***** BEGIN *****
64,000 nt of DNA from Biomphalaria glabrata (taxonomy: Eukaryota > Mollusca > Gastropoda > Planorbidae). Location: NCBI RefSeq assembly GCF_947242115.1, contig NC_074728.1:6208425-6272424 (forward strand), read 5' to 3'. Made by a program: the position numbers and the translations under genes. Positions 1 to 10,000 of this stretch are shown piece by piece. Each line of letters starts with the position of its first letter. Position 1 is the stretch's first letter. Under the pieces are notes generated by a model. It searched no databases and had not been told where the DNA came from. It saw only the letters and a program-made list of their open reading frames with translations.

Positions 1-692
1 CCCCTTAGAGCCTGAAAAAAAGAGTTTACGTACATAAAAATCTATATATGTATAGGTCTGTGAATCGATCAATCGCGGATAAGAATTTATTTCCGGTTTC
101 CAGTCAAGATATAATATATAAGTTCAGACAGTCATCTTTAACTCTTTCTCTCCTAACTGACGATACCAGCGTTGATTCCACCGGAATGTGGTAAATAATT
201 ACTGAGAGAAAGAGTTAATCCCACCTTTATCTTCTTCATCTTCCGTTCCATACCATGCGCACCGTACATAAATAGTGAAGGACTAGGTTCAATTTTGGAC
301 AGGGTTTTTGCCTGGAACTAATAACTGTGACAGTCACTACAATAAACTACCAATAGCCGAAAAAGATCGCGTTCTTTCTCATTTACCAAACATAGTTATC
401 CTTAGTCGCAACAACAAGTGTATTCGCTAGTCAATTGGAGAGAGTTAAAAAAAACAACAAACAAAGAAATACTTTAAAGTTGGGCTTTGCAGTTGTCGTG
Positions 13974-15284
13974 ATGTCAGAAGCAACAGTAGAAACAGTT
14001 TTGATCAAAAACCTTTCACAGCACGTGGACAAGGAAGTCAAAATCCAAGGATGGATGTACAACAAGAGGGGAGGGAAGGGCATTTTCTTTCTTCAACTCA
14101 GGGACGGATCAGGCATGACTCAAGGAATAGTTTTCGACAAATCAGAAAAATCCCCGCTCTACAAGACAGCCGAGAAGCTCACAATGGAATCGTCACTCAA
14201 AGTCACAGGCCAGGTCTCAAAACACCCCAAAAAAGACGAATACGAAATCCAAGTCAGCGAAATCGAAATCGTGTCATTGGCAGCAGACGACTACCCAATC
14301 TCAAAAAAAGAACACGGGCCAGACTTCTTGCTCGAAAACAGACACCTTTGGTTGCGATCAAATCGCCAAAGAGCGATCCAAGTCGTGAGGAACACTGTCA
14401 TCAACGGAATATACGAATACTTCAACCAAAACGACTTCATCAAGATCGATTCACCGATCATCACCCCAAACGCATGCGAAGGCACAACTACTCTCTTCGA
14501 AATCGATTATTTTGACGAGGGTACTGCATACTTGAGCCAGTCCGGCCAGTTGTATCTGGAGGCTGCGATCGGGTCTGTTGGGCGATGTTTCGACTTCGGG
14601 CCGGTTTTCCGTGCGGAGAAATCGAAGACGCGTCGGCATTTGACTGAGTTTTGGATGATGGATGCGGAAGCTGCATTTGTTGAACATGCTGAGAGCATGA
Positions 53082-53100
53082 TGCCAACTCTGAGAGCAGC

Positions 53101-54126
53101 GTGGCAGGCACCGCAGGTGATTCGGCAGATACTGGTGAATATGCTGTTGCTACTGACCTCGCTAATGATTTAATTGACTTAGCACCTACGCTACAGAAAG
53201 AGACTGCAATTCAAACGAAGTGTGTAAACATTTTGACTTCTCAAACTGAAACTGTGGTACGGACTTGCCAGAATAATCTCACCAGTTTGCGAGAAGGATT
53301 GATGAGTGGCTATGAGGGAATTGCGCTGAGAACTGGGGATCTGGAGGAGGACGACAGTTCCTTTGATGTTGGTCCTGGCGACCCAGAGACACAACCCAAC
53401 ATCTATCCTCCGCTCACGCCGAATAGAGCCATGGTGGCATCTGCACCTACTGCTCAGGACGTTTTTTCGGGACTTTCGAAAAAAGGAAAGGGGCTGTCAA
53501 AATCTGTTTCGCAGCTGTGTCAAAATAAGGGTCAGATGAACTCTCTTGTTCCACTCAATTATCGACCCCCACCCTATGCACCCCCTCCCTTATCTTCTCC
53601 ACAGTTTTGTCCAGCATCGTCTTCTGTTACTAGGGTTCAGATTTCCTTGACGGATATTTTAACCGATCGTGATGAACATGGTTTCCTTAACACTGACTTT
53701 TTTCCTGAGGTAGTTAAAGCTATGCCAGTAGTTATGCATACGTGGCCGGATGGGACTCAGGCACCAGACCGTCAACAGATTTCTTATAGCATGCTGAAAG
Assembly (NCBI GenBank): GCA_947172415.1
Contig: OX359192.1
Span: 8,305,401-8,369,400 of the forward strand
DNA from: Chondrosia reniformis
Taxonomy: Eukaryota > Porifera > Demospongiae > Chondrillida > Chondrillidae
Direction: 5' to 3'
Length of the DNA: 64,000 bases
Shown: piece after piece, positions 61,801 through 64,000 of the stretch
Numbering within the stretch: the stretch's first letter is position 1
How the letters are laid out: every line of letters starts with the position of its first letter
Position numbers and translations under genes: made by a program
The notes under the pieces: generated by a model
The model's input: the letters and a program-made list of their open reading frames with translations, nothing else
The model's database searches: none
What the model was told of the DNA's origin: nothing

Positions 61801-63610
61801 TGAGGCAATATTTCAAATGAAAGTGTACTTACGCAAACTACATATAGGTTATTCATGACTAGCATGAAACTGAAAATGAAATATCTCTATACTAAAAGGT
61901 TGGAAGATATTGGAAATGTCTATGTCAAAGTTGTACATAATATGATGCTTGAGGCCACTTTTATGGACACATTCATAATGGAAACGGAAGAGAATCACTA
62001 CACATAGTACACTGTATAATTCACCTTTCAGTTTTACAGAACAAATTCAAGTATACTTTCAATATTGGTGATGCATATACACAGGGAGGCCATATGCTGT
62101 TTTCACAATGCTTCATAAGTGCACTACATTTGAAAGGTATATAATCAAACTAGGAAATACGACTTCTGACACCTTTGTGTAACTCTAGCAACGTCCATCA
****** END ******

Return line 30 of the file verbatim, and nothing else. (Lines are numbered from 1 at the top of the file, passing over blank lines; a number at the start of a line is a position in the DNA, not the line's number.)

DNA from: Chondrosia reniformis